6Prepare A Counter Offer
Let's say that one contingency states that a buyer will only give the cash given the final approval of the property for sale twenty-four hours before closing. This is not a good deal for a seller because this means that the buyer can cancel at any time. In this case, you have to ask yourself if you could actually handle this contingency or if you should rather give the buyer a limit.
It is your right as the seller to set a time limit on the contingency, like giving the buyer one week, for instance. Or you can request for that particular clause to be written off. While doing so, you are actually making a counteroffer, which the buyer may or may not accept.
7Keep In Mind That It's Just An Offer
When someone makes an offer on your home, do not be pressured to accept it right away; it is just an offer. An offer is not legally binding until after you sign it. However, you cannot accept an offer and then make a counteroffer at the same time since any changes, however small, will make the offer null and invalid. If you wish to make a counteroffer, write it down and give it to the potential buyer so that he can review it and decide whether to accept it or not.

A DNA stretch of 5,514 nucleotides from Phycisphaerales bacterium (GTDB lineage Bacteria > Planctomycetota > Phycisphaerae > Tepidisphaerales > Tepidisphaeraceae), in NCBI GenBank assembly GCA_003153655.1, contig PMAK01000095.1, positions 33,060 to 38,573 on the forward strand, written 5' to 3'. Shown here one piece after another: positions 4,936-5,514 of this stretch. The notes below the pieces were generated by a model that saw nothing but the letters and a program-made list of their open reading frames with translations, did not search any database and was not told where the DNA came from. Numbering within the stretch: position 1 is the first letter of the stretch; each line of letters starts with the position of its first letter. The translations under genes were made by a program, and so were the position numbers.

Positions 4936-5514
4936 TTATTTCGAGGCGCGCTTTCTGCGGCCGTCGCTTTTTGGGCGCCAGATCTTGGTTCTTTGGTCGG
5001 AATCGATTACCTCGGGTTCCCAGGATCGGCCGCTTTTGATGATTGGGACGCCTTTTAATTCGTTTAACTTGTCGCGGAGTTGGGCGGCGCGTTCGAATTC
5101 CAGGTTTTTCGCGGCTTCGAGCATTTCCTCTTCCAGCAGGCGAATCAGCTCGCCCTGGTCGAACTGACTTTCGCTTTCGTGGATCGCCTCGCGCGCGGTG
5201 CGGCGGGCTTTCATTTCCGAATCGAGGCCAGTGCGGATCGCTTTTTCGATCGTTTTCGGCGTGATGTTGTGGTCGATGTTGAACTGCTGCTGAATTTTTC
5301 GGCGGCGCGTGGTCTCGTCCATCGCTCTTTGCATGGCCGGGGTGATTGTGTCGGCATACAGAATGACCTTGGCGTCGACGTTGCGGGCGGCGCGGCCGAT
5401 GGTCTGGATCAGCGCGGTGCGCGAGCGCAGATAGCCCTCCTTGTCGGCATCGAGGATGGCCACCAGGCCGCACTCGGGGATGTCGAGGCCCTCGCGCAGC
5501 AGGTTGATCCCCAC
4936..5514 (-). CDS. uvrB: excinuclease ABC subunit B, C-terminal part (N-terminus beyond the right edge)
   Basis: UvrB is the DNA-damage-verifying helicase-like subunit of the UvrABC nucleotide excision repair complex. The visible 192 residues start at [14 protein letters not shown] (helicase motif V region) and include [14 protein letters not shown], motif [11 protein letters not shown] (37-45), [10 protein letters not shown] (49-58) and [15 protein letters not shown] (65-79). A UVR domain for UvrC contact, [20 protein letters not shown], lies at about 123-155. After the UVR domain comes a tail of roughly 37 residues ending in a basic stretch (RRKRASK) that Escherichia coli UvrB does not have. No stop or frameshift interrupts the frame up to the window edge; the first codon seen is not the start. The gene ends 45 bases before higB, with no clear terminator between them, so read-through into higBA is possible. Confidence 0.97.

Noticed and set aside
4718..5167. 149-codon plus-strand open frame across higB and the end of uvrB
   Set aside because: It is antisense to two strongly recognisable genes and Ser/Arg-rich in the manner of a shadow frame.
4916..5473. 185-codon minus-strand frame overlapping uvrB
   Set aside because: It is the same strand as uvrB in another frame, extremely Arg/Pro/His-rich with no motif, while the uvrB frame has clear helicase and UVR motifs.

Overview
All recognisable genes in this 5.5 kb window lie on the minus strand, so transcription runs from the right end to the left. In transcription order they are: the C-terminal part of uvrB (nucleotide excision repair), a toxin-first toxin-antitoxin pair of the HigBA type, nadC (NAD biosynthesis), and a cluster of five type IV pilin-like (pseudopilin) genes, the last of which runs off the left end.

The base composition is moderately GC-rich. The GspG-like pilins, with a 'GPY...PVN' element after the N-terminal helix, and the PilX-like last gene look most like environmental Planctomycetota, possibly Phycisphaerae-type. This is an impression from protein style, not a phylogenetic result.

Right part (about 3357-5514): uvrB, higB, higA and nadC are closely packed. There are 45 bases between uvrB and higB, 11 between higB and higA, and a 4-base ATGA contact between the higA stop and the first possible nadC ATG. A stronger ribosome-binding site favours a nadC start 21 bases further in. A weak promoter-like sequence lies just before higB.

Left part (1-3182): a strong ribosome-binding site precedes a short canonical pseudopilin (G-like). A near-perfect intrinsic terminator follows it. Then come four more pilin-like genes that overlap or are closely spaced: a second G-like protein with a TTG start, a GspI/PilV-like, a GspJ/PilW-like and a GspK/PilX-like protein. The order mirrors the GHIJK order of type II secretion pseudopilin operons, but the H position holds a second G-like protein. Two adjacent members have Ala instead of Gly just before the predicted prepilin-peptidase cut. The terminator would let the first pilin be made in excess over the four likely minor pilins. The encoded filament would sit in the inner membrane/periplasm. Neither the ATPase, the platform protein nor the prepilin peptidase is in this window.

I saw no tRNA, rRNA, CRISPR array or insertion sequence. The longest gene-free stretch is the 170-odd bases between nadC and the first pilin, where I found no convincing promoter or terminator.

You can do something if you feel like the current offer negates the rest of the offer or if you think that the contingencies are not reasonable. But remember that when you do make a counteroffer, you may be throwing away an offer that you may not likely get again. In case the buyer is not satisfied with the counteroffer, he can also decide not to accept it. He can walk away from it all.
Now, you have more ideas about what factors you need to seriously consider once you receive that first offer on your home. Even if an offer is lower than the price that you're asking for, it may still be a pretty good offer. Nonetheless, always be prudent and meticulous, especially when reviewing the contingency clauses to avoid ending up with terms that you cannot deal with. It really won't be long when someone makes a great offer on your home!